Looking Backward to Move Forward – The Story of Herbert Sinclair
by Shanan Winters
It’s that time of year again. You know the one…
…when everyone around you is making their resolutions, and you’re sitting in the corner taking bets on how long they last.
Okay, maybe that’s just me.
I don’t do resolutions. The very word – resolve – means to fix or find a solution. Here’s a news flash for you: You are not a problem begging for a solution.
Sure, we all have our things-that-we-want-to-change. But seriously, for one moment, look backward. Look at where you were. Where you came from. Who were you a decade ago? Or maybe you only need to peek back as far as last year, or last month, or even last week. What have you learned since then?
Who are you right now that you weren’t yesterday?
I’m going to let you in on a secret – I, like many, deal with anxiety. I have for as long as I can remember. It used to be rather incapacitating on a regular basis. Sometimes it still is, but not as often as in the past. However, there have been key moments throughout my life that have taught me a very valuable lesson: Everything is going to be just fine.
My favorite such moment started with a gas cap.
I was in college, and I was making my trek from Washington State to Prescott, Ariz. It was a really long drive in my beat-up Volkswagen Sirocco with no radio or air conditioning. My good friend Julia agreed to accompany me on the drive to help me preserve my sanity.
We stopped and gassed up somewhere in Utah. The Sirocco got horrible gas mileage as a general rule, but after that stop, the mileage was worse than normal.
It was late, and we were tired, so we decided on a layover in St. George, Utah. Knowing that we had to cross a pretty sizeable expanse of desert in late-August heat, we decided we’d get up at 4 a.m. to start our final leg of the drive.
I decided to fill up the tank before getting a very late dinner at Denny’s. That was when I realized I’d forgotten to put the gas cap back on the car at the last stop.
With the mileage we’d been getting, there was no way we’d make it across the abyss of desert, sans services, to Las Vegas.
As we sat at Denny’s, we considered our options. We could buy a gas can and fill it, but I had very little storage room in the car, considering it was filled with all of my worldly possessions at the time. We could stuff rags in and duct tape over it, but that just seemed risky. We could fill up and hope we made it. In a time before cell phones, none of these options was appealing.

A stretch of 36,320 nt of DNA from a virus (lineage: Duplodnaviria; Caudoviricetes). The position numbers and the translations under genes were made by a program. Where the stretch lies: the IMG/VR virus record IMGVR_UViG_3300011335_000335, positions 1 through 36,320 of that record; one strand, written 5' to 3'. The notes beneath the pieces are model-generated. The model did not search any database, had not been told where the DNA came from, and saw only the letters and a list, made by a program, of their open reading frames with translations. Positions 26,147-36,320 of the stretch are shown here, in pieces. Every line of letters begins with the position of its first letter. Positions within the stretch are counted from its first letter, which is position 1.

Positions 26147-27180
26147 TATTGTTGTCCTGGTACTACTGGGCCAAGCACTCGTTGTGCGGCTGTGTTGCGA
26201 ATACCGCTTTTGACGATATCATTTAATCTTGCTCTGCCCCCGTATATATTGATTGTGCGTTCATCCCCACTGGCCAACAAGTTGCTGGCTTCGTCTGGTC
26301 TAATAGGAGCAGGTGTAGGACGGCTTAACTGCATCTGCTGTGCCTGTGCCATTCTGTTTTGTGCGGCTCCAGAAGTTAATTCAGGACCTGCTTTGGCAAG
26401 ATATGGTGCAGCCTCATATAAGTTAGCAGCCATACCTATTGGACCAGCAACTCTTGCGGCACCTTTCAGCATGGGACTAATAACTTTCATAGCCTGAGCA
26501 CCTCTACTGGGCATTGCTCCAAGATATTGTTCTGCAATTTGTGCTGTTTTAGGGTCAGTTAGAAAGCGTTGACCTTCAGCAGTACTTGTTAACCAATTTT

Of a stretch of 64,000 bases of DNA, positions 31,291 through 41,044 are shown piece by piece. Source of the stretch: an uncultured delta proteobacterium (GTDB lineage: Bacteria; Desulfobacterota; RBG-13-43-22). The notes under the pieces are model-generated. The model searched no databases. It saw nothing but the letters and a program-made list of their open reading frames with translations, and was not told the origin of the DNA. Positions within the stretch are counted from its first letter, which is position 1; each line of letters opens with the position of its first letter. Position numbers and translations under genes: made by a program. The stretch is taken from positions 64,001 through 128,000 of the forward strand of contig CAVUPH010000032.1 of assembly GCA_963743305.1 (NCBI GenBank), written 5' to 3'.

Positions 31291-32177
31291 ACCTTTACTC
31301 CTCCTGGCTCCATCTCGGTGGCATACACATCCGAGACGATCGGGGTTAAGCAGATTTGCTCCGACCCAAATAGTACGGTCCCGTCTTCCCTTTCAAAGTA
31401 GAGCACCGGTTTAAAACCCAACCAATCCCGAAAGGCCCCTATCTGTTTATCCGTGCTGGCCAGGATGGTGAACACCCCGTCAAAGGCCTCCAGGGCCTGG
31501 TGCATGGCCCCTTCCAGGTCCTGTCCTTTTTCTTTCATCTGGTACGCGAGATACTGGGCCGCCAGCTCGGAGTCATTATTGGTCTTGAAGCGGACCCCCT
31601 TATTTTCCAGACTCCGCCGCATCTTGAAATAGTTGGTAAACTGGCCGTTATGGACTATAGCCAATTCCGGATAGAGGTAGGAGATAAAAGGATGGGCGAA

My panic rose to a full-on, heart-palpitating, crying fit. It was hopeless, we were doomed and life was ending. I was sure of it!
That’s when Julia looked at me with a big, happy grin and said, “Don’t worry. After we eat, we’re going to go find an all-night car place. We’ll explain what happened, and they’ll hand you a gas cap. It will be right behind the counter, and it’ll be a perfect fit. He’ll give it to you for free, and we’ll name it Herbert.”
See, this is why I love this particular friend of mine and why I am always happy when she’s around… she made me laugh despite my anxious fit.
We finished our dinner and headed back to our hotel. On the way, we noticed that the shop lights at the Sinclair gas station were on. We stopped in… just to see.
Sure enough, the owner was working on a couple of late-night projects. “Beating the heat,” he said. When I explained my predicament, he reached under the counter and produced a gas cap. He took it out to my car and put it on. The threads were perfect, and it fit inside the little door. I asked him how much he wanted for it. He smiled and said, “Keep it.”
To which, Julia exuberantly exclaimed, “Herbert!!!!”
Throughout the years, I’ve “resolved” to beat my anxiety more times than I can count. Have I? Not exactly. Is it better than it was 20 years ago? Oh, hell yes. It’s better than it was two years ago.
I try to remember Herbert Sinclair the Gas Cap when I get flustered over the frustrating, unfortunate moments in life that, for me, can lead to anxiety attacks. I attempt to put my focus into the positives – that people are generally good, and fortune can and will find you when you least expect it. I tell my anxiety brain to remember – just remember – we’ve been here before and we’ve made it through.
So I guess the moral of the story is: Always stay positive. New Year’s resolutions focus on beating the negative aspects of life. Live for the lessons you’ve learned, and incorporate them, one by one, into your daily life.
What have you experienced in the past that you can carry into your future in order to break cycles and unwanted habits? How can you use your own life as a stepping-stone toward the New Year?
Shanan Winters is a Phoenix-based freelance writer, editor, and novelist. Her first book is RISING: Book One of The Adept Cycle. She has avid interest in geek topics and fandoms, issues of parenting, and desert horticulture. She loves archery, cats, aviation, and board games, and has performed in a variety of Irish folk bands over the years. When not working on projects, Shanan can be found writing about writing at ShananWinters.wordpress.com.